Identifying the MEAT to Support Reporting Chronic Conditions in the Computer-Assisted-Coding (CAC) World

December 13th, 2022 - Aimee Wilcox
Categories:   Billing   Claims  

Working with computer-assisted coding (CAC) opens our eyes to the many facets of coding not often considered. When trends are noted on a larger scale due to an engine processing high quantities of the same type of encounter or service, it is easier to see formatting, documentation, and coding issues than if you were evaluating significantly smaller numbers of the same document types. CAC is a process where the engine consumes formatted provider notes and based on programming, recommends specific ICD-10-CM/PCS, CPT, and HCPCS codes for coders to choose from. When coders accept the autosuggested code, the accuracy rate or success rate of engine functionality increases. When the coders reject the autosuggested codes, the accuracy rate is reduced. Analysts review engine performance and metrics to determine how successful and accurate the engine is in identifying and suggesting the correct code. 

The engine is programmed to apply coding rules for successful code suggestions. It consumes the medical report and applies the programmed logic to determine which codes to recommend. Coders can look at the evidence the engine used to determine the suggested code and either accept it or reject it and then can add any codes the engine may have missed. This is a field of artificial intelligence (AI) that is ever expanding and very exciting.

CAC requires analysts to review hundreds of encounters, very quickly to identify coding trends associated with engine functionality, note formatting, provider documentation, and coder behavior, and to then provide feedback to both the engine and the coder about how to continually improve performance outcomes. 

Identifying Coding Trends Improves Engine Performance

Identifying coding trends of correct or incorrect code suggestion and code reporting, are essential to ensuring accurate engine autosuggested codes; however, coder behavior plays a significant role in the process. Here are a few examples: 

  • Issue:  The engine autosuggests ICD-10-CM codes from the history sections within the patient encounter but the coders do not accept the codes. 
  • Trend: After analyzing a percentage of the encounter notes where certain condition codes were rejected, it was noted the patients were often seen in the Emergency Department for an acute, traumatic injury. The suggested codes were correctly autosuggested from the patient’s history (i.e., HPI, ROS, PMFSH) but coders will only accept the suggested codes related to the actual injury and ignore or reject the others.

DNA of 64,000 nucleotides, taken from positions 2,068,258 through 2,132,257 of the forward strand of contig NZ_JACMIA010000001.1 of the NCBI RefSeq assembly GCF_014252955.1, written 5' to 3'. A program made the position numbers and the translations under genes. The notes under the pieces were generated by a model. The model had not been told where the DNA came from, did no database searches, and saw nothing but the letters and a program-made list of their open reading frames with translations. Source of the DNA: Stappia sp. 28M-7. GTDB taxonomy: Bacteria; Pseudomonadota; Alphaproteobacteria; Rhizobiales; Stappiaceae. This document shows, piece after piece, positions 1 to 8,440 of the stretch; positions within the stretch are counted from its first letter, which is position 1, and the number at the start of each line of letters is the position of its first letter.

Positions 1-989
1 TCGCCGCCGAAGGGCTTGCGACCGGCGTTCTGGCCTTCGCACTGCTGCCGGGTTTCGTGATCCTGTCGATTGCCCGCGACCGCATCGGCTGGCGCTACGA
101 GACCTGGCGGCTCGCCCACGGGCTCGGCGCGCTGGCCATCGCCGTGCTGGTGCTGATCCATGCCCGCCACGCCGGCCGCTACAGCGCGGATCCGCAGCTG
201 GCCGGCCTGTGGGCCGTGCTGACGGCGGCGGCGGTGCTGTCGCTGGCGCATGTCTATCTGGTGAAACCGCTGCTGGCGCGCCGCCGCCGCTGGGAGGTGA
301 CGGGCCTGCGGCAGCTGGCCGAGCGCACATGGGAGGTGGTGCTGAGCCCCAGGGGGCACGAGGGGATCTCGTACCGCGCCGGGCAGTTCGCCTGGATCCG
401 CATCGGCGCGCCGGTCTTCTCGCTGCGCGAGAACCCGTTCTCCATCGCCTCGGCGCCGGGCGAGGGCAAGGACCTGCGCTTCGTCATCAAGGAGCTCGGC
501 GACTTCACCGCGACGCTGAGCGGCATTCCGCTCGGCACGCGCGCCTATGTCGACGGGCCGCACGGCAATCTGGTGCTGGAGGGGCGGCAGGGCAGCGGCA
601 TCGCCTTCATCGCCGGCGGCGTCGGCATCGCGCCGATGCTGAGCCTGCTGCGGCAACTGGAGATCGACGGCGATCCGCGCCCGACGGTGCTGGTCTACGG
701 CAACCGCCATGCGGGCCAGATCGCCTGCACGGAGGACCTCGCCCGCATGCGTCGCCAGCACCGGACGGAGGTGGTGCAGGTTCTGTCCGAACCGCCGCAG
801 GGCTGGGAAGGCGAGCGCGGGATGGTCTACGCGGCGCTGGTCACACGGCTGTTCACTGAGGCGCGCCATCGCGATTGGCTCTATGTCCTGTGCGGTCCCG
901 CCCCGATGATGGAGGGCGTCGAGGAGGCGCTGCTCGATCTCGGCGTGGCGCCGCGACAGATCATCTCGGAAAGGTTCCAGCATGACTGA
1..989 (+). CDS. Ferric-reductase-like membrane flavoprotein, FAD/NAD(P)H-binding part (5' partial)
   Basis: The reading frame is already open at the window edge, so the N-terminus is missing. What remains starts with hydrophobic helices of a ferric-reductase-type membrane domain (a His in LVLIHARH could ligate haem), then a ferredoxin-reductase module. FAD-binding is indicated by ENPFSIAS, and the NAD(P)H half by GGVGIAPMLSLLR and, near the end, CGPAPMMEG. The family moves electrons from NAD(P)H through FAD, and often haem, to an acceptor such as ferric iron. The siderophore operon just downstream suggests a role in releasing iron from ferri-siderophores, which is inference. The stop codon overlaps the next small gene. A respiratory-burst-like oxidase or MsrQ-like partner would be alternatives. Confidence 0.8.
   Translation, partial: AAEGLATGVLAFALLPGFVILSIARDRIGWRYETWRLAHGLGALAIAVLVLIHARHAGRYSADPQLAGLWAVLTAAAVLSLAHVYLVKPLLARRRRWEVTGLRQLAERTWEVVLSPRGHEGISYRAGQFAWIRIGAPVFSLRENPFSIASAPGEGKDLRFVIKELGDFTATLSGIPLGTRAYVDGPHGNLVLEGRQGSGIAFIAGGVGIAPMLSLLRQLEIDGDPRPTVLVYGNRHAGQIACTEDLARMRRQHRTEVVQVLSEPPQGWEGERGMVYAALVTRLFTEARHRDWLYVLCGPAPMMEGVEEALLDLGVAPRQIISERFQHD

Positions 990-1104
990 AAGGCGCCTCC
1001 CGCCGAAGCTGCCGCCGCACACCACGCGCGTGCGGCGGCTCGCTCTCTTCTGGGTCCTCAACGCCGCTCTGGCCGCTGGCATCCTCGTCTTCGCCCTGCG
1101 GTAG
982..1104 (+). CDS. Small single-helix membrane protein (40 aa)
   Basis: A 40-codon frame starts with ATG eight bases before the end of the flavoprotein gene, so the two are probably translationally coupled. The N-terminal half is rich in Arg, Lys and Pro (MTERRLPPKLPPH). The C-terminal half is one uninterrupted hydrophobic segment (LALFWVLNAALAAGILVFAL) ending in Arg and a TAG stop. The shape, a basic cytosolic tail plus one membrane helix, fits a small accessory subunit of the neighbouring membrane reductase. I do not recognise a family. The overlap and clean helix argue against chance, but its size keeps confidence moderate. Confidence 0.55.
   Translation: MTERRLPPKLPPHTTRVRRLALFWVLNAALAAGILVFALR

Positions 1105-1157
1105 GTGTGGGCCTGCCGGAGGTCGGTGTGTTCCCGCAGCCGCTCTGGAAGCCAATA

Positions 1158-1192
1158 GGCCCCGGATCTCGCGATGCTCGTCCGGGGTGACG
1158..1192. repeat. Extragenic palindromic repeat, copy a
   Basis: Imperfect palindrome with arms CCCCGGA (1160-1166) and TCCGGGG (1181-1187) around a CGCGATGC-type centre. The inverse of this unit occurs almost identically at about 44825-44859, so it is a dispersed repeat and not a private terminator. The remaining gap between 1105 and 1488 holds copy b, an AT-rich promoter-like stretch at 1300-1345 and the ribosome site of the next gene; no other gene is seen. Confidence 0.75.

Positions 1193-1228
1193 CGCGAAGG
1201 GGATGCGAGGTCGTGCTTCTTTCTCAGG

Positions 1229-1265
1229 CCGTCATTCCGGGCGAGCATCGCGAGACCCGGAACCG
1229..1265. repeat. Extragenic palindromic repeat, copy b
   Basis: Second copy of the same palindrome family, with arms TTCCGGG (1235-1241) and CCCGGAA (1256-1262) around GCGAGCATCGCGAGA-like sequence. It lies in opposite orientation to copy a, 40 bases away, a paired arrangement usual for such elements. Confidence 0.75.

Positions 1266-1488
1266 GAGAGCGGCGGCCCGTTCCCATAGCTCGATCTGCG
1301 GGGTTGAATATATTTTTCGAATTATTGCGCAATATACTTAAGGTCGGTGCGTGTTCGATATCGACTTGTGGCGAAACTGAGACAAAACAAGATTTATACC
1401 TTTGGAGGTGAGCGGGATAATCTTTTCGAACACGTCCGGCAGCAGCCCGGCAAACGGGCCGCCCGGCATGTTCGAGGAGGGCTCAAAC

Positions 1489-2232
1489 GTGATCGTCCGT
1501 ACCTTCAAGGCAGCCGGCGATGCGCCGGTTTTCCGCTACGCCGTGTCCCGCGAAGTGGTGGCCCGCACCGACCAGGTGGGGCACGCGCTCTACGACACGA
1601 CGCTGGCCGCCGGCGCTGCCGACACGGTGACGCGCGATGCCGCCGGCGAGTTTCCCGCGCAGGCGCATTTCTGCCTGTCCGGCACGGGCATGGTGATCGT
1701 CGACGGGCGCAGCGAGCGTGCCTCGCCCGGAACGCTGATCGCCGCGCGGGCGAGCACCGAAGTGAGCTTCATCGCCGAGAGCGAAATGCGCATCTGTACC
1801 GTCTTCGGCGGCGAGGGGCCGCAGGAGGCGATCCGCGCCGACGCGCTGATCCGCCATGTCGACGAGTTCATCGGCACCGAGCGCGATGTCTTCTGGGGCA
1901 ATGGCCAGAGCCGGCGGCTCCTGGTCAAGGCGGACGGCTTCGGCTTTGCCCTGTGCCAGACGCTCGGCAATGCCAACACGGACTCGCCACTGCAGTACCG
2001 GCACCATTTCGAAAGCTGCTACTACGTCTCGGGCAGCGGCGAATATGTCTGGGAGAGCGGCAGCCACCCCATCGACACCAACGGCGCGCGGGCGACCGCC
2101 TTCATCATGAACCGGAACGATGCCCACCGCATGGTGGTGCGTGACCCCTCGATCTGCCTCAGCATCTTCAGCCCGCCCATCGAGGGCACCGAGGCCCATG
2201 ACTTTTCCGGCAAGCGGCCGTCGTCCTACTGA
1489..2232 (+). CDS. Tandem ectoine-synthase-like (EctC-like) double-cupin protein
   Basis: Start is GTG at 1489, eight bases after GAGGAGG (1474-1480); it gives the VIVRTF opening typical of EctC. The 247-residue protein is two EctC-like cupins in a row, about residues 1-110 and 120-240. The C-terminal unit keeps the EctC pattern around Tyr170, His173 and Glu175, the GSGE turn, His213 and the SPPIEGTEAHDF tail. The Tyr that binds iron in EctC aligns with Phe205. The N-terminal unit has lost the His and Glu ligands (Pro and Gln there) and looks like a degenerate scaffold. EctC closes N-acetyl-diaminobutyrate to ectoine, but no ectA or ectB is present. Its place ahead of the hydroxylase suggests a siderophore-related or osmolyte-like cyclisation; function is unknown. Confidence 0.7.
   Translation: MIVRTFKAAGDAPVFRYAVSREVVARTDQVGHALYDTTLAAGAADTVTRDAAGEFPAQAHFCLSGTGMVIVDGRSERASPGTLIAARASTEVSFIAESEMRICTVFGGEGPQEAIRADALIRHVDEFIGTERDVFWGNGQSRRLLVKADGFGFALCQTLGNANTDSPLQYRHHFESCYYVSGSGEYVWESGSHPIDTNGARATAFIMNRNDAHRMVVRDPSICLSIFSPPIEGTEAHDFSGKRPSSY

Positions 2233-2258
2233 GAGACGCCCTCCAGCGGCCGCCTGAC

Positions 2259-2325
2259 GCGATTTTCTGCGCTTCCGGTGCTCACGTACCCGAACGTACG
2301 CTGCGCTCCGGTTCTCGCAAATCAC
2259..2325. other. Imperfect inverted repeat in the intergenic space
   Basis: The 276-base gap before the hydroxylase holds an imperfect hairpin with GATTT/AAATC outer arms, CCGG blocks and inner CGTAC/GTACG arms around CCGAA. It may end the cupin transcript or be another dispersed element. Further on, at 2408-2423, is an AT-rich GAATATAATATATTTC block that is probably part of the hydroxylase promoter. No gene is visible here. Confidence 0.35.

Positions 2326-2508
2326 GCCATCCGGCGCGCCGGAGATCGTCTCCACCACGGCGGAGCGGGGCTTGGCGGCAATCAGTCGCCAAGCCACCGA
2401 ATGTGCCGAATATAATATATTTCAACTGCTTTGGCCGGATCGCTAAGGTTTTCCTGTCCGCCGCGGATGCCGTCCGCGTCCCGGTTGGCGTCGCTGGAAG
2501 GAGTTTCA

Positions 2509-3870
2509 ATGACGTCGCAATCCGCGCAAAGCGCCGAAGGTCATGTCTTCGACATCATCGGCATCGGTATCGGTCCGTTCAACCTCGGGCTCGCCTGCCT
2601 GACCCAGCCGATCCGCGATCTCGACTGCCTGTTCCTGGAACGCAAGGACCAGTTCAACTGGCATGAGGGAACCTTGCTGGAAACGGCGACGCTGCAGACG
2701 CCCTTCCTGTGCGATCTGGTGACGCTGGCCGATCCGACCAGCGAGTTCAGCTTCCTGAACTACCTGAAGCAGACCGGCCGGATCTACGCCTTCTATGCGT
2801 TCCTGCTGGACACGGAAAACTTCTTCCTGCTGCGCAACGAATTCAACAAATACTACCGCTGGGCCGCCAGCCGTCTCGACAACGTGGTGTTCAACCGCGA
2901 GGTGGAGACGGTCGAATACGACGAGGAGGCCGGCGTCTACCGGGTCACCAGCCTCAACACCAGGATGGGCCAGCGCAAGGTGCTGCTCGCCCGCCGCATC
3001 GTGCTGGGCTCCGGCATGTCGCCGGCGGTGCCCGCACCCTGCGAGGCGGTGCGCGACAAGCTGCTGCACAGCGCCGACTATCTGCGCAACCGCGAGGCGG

• Resolution: Additional research highlighted an article by the AHA Coding Clinic that recommended that coders only report codes for conditions documented as addressed during the encounter, which aligns with the ICD-10-CM coding guidelines and recommendations are for coders to adhere to these guidelines and choose which codes they’ll accept and which should not be reported.

How To Know Which Conditions Meet Reporting Criteria

A common acronym has been floating around related to identifying reportable conditions. MEAT is an acronym that stands for Monitored, Evaluated, Addressed, and Treated. It indicates that if one of the document supports a condition meets the criteria of MEAT, it is considered a reportable condition. 

The following is a summary of actions that are identifiable for each of these four areas of assessing whether MEAT has been met: 

  • Monitoring: The documentation includes signs, symptoms, disease progression or regression, continued surveillance or observational findings. 
  • Evaluation: The provider documented the current state of the chronic condition (e.g., stable, exacerbated, worsening, uncontrolled). There are examination findings, test results reviewed, discussion of medication or treatment efficacy or notations of the patient’s response to treatment(s). The provider has noted assessment of late effects of a condition or illness. 
  • Assessment: Documentation exists of a discussion of a chronic condition and how it should be monitored, followed up with the recommended specialist. Records and test results are reviewed. Counseling is provided or a discussion noted about additional evaluation or ordering of additional testing to determine the status of the disease, progression, or regression. Patient care or plans are discussed with another provider on the patient’s care team, internally or externally.
  • Treatment: The current treatment is documented, reaffirmed, or changed. There is an increase or decrease in medication dosing. A referral to a specialist is made, additional testing, imaging, studies, or therapies are ordered. Patient education is provided related to a specific condition, recommended or ongoing treatment. Additional treatment options are recommended, discussed, or summarized. The treatment plan is reviewed and updated. 

Understanding what to look for when trying to determine if a historical code should be reported for a specific encounter takes practice and having reference information at your fingertips can ensure coding and auditing success.

 

 

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